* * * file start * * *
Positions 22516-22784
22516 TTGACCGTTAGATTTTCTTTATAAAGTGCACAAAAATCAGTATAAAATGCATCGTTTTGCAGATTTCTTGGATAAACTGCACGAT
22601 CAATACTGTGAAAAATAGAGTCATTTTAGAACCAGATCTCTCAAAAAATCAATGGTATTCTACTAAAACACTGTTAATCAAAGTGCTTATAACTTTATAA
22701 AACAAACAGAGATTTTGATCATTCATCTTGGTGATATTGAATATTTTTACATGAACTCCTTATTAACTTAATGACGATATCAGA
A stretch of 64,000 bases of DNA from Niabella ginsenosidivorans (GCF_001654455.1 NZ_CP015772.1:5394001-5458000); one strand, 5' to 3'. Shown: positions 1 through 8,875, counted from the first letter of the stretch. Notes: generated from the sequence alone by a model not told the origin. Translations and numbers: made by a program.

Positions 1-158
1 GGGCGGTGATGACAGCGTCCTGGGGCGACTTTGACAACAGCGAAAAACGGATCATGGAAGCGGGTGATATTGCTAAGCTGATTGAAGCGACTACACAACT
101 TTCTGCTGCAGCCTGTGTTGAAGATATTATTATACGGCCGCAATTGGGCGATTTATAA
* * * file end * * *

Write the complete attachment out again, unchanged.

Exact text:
Positions 22516-22784
22516 TTGACCGTTAGATTTTCTTTATAAAGTGCACAAAAATCAGTATAAAATGCATCGTTTTGCAGATTTCTTGGATAAACTGCACGAT
22601 CAATACTGTGAAAAATAGAGTCATTTTAGAACCAGATCTCTCAAAAAATCAATGGTATTCTACTAAAACACTGTTAATCAAAGTGCTTATAACTTTATAA
22701 AACAAACAGAGATTTTGATCATTCATCTTGGTGATATTGAATATTTTTACATGAACTCCTTATTAACTTAATGACGATATCAGA
A stretch of 64,000 bases of DNA from Niabella ginsenosidivorans (GCF_001654455.1 NZ_CP015772.1:5394001-5458000); one strand, 5' to 3'. Shown: positions 1 through 8,875, counted from the first letter of the stretch. Notes: generated from the sequence alone by a model not told the origin. Translations and numbers: made by a program.

Positions 1-158
1 GGGCGGTGATGACAGCGTCCTGGGGCGACTTTGACAACAGCGAAAAACGGATCATGGAAGCGGGTGATATTGCTAAGCTGATTGAAGCGACTACACAACT
101 TTCTGCTGCAGCCTGTGTTGAAGATATTATTATACGGCCGCAATTGGGCGATTTATAA